Lebanon’s Daily Star reported early Friday morning that the Syrian army had launched what the outlet described as “a series of artillery strikes” on the Lebanese town of Tfail, sending Lebanese residents and Syrian refugees who have taken shelter in the town “flee[ing] into the surrounding hills”:
“Syrians from all villages surrounding Tfail have fled to the town in the wake of the Syrian army’s offensive,” said Zeynab, a Syrian aid worker in the village.
The remote town, home to 3,000 Lebanese and some 5,000 Syrian refugees, found itself in the Syrian Army’s sights earlier this week.
“The village was bombarded throughout Tuesday by the Syrian Army,” Zeynab told The Daily Star Friday. Many Lebanese residents and Syrian refugees have fled the town, seeking refuge in the surrounding hills on the Syrian side of the border.
Tfail is technically a Lebanese territory with Lebanese citizens, but the only reliable roads connecting it to the outside world run through Syria. Those roads have been closed off by Hezbollah forces in an attempt to stem the transit of rebel elements back and forth across the Lebanon-Syria border.
Lebanese Interior Minister Nouhad Machnouk was quoted Friday by the pan-Arab Ash-Sharq al-Awsat newspaper declaring that Beirut was coordinating with Hezbollah to allow residents to flee the town:
“The Lebanese state’s main concern is protecting the residents of this village and keeping it at a distance from internal Syrian conflicts,” said Machnouk, an MP with the Future Movement.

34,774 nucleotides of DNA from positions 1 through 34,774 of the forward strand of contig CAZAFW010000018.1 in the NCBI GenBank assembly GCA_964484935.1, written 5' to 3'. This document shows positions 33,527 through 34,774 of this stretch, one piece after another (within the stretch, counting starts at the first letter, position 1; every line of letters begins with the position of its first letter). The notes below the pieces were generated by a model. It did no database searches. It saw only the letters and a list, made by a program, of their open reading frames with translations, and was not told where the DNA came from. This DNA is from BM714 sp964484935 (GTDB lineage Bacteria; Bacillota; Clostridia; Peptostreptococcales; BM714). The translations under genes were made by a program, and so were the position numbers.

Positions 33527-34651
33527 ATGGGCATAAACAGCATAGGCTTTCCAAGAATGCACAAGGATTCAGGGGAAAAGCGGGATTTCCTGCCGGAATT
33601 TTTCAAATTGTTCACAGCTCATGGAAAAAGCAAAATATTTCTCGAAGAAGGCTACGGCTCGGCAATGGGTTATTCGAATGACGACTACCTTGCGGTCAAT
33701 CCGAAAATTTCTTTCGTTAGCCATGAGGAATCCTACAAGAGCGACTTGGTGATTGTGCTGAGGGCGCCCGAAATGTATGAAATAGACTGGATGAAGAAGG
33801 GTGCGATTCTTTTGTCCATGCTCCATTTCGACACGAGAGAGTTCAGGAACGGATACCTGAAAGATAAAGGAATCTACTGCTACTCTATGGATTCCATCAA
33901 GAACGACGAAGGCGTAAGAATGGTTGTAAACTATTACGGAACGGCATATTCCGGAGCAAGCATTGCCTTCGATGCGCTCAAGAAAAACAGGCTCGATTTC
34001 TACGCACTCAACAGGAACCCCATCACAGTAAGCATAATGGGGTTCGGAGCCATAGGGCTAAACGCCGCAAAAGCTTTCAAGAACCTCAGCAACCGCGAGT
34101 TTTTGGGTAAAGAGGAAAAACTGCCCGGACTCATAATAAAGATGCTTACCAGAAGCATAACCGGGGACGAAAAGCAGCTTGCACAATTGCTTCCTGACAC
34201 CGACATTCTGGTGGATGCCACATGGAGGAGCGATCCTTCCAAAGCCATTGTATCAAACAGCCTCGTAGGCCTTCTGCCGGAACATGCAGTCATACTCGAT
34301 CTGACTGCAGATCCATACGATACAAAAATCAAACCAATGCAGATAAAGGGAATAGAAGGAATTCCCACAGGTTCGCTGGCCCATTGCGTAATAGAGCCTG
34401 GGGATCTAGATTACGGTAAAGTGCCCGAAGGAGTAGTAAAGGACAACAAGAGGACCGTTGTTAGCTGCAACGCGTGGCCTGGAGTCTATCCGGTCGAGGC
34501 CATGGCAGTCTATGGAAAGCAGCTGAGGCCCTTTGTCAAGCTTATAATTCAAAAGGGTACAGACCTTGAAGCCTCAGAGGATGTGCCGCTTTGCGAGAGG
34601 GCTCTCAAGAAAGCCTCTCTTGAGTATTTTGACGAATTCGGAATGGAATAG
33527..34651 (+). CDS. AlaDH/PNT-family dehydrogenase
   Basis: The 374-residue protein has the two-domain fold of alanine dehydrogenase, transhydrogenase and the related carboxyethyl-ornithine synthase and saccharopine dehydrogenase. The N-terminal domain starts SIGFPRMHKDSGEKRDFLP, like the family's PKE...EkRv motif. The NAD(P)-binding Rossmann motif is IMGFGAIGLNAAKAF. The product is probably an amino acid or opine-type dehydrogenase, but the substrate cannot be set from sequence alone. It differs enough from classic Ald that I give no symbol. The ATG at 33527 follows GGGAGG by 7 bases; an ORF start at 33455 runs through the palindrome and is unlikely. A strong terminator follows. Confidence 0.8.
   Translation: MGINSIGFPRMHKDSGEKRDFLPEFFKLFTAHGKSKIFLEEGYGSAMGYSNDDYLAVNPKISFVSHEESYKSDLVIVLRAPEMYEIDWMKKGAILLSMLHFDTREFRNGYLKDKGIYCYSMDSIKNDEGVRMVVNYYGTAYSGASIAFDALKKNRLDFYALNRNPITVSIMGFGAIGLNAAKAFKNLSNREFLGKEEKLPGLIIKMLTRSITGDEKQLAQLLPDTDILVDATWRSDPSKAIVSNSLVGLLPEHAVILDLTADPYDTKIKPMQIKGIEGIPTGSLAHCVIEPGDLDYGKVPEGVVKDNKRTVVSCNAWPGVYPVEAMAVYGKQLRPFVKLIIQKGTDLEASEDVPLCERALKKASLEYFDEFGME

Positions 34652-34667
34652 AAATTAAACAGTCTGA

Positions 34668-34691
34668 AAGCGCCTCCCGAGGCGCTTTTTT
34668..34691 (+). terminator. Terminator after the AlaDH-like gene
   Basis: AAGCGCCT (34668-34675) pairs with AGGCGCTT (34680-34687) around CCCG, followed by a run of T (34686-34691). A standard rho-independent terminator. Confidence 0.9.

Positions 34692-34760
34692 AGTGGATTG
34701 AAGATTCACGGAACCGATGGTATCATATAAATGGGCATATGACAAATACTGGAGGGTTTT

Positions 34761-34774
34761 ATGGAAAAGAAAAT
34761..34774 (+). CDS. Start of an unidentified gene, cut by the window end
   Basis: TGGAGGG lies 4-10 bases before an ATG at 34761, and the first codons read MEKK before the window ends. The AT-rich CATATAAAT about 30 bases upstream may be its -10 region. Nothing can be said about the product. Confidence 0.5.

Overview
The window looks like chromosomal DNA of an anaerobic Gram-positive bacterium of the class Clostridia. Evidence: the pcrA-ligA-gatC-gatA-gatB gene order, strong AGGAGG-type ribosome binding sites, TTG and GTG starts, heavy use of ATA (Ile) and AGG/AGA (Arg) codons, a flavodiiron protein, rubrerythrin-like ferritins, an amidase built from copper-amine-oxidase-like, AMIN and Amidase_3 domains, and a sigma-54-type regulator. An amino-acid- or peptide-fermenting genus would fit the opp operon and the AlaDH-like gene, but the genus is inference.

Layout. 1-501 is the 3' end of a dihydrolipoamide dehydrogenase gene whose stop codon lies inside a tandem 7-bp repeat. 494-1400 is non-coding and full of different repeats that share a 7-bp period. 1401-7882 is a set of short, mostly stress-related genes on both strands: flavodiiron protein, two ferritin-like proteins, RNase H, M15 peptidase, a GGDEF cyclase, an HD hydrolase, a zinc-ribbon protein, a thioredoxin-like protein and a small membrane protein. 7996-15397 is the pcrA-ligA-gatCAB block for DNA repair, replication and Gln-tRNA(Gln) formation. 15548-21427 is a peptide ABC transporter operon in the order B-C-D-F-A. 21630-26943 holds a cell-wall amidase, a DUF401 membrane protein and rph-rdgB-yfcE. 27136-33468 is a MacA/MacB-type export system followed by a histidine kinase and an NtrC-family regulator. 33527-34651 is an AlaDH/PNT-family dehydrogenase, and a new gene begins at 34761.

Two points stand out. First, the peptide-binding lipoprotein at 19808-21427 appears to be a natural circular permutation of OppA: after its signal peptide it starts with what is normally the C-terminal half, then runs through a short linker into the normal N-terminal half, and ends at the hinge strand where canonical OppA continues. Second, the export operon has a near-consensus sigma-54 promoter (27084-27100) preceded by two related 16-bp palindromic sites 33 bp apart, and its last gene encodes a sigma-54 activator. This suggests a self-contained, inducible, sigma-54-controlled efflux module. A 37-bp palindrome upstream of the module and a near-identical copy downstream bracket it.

Machnouk said he was working on a plan to create a road that would connect Tfail to Lebanon, saying the 23-kilometer street “is not that easy given that the area was planted with mines.”
Syrian forces also attacked the Lebanese city of Arsal on Thursday, dispatching a helicopter to conduct at least two air raids.
Hezbollah has been heavily criticized by a range of Lebanese figures for entangling the country in Syria’s three-year-long conflict, but regime attacks on Lebanese territory are particularly problematic for the organization. The Iran-backed terror group justifies its existence – and more specifically, the massively armed state-within-a-state that it maintains inside Lebanon – as necessary to protect Lebanese sovereignty and prevent attacks on Lebanese territory.
Attacks on Lebanese towns by the Assad regime, to which it has provided critical assistance, are in tension with those claims.
[Photo: Bedri Serdar / YouTube]